Another NASA commercial space partner officially has begun contracted cargo flights to the International Space Station. Dozens of new NASA investigations and other science experiments from across the country are headed to the station aboard Orbital Sciences Corp.’s Cygnus spacecraft as part of the agency’s commercial partnerships with U.S. aerospace companies.

The launch aboard Orbital’s Antares rocket took place from NASA’s Wallop’s Flight Facility in Virginia Thursday, at 1:07 p.m. EST.

The Orbital-1 mission began the company’s first contracted cargo delivery flight to the station through a $1.9 billion NASA Commercial Resupply Services contract. Orbital will fly at least eight cargo missions to the space station through 2016.

“Today’s launch demonstrates how our strategic investments in...

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NASA’s MAVEN Mars orbiter set to launch on Nov. 18

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Ken Kremer - www.kenkremer.com for  space-site.com – 15 Oct  2013

KENNEDY SPACE CENTER, FL, USA – MAVEN (Mars Atmosphere and Volatile EvolutioN Mission) is NASA’s next mission to Mars.   It is scheduled to lift off on Nov. 18, 2013 from Cape Canaveral, Florida on an Atlas V 401 rocket.  The 903 kilogram (2000 pound) probe will arrive at the Red Planet in September 2014 after a 10 month interplanetary voyage.

It is the first spacecraft from Earth devoted to investigating and understanding the upper atmosphere of Mars. The purpose is determining how and why Mars lost virtually all of its atmosphere billions of years ago and what effect that had on the climate.

“MAVENS’s goal is determining the composition of the ancient Martian atmosphere and when it was lost, where did all the water ...

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NASA’s Hubble Sees Comet ISON Intact

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A new image of the sunward plunging comet ISON suggests that the comet is intact despite some predictions that the fragile icy nucleus might disintegrate as the sun warms it. The comet will pass closest to the sun on Nov. 28.

In this NASA Hubble Space Telescope image taken on Oct. 9, the comet’s solid nucleus is unresolved because it is so small. If the nucleus broke apart then Hubble would have likely seen evidence for multiple fragments.

Moreover, the coma or head surrounding the comet’s nucleus is symmetric and smooth. This would probably not be the case if clusters of smaller fragments were flying along. What’s more, a polar jet of dust first seen in Hubble images taken in April is no longer visible and may have turned off.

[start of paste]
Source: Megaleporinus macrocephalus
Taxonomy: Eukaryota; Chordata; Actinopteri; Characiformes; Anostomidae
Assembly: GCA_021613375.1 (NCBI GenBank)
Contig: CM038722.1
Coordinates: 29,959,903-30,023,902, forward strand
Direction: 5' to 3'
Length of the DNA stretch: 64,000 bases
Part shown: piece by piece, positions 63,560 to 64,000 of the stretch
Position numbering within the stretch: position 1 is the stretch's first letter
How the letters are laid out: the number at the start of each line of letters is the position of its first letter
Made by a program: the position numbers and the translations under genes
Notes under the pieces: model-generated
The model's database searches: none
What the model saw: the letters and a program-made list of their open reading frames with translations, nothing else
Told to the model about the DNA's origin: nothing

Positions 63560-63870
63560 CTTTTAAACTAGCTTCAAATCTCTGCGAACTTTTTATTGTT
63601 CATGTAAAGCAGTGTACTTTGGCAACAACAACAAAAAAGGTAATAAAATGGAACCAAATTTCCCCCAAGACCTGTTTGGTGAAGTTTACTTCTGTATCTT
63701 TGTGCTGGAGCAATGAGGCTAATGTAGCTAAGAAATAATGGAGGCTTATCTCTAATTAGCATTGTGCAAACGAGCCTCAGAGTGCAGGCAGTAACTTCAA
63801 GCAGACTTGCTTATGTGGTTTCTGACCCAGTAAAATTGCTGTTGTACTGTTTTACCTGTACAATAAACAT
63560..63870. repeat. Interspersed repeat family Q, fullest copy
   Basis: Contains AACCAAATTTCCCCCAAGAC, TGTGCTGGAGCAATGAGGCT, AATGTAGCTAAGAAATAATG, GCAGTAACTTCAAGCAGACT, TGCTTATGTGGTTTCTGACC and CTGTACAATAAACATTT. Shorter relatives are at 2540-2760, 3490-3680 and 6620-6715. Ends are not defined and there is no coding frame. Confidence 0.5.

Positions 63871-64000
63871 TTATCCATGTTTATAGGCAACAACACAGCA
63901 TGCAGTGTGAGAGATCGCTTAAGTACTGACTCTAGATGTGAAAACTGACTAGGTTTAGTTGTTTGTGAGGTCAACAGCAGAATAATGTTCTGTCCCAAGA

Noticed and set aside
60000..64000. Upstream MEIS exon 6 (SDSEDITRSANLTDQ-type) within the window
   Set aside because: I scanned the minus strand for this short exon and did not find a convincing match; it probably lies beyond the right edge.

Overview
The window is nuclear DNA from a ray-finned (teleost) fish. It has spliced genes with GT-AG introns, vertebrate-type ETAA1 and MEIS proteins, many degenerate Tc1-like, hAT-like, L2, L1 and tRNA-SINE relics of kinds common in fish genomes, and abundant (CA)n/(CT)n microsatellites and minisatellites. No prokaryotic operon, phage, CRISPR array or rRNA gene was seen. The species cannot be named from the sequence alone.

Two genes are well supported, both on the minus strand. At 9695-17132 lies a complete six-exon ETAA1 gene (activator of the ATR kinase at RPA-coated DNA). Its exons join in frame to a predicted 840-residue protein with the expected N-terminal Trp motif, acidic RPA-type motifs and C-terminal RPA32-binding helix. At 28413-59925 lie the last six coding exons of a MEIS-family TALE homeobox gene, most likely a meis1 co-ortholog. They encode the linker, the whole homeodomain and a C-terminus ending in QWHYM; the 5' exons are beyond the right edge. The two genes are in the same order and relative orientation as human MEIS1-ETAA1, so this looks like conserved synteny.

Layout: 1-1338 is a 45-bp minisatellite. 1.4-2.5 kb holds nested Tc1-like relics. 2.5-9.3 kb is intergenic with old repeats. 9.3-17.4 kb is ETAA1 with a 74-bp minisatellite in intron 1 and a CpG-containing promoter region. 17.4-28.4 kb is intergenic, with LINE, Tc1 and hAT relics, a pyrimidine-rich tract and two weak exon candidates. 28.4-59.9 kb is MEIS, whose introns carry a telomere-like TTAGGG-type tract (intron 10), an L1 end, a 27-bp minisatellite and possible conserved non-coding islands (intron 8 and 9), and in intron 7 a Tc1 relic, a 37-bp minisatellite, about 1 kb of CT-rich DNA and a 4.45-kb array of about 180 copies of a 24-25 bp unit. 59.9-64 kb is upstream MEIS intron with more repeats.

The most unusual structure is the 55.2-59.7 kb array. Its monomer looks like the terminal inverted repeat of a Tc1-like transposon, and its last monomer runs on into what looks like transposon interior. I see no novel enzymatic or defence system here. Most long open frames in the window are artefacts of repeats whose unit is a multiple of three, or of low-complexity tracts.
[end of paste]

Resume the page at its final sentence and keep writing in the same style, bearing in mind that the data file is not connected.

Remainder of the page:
This color composite image was assembled using two filters...

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Water on Mars

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Last month NASA’s Mars Rover Curiosity measured a high percentage of water in the surface soil of Mars. As the Mars One astronauts will be settling on Mars indefinitely, the availability of enough water at the location of the settlement is essential. For this reason, the exact location will be primarily based on the water content in the soil.

Will the astronauts have enough water, food and oxygen?

Our astronauts will be settling on Mars indefinitely. It’s not feasible to send water, oxygen and food from Earth to the astronauts: they will produce those on Mars.

Water

On Mars, water can be extracted from the soil. The Rover will select the location for the settlement primarily based on the water content in the soil. We expect this to be at a latitude of between 40 and 45 degrees North...

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Galactic bubble

The Galactic bubble

Nestled within the shell around this large bubble is an embryonic star that is already a hefty eight times more massive than our Sun.

This image, by ESA’s Herschel space observatory, was originally presented in the first announcement of scientific results  from the mission in May 2010.

This week Herschel scientists will meet again at ESA’s ESTEC establishment in the Netherlands to present, discuss, and take stock of the scientific breakthroughs of the entire mission at The Universe Explored by Herschel symposium.

The Galactic bubble shown in this image was just one of many surprising results of the mission.

It is about 4300 light-years away and has been blown by a star at its centre...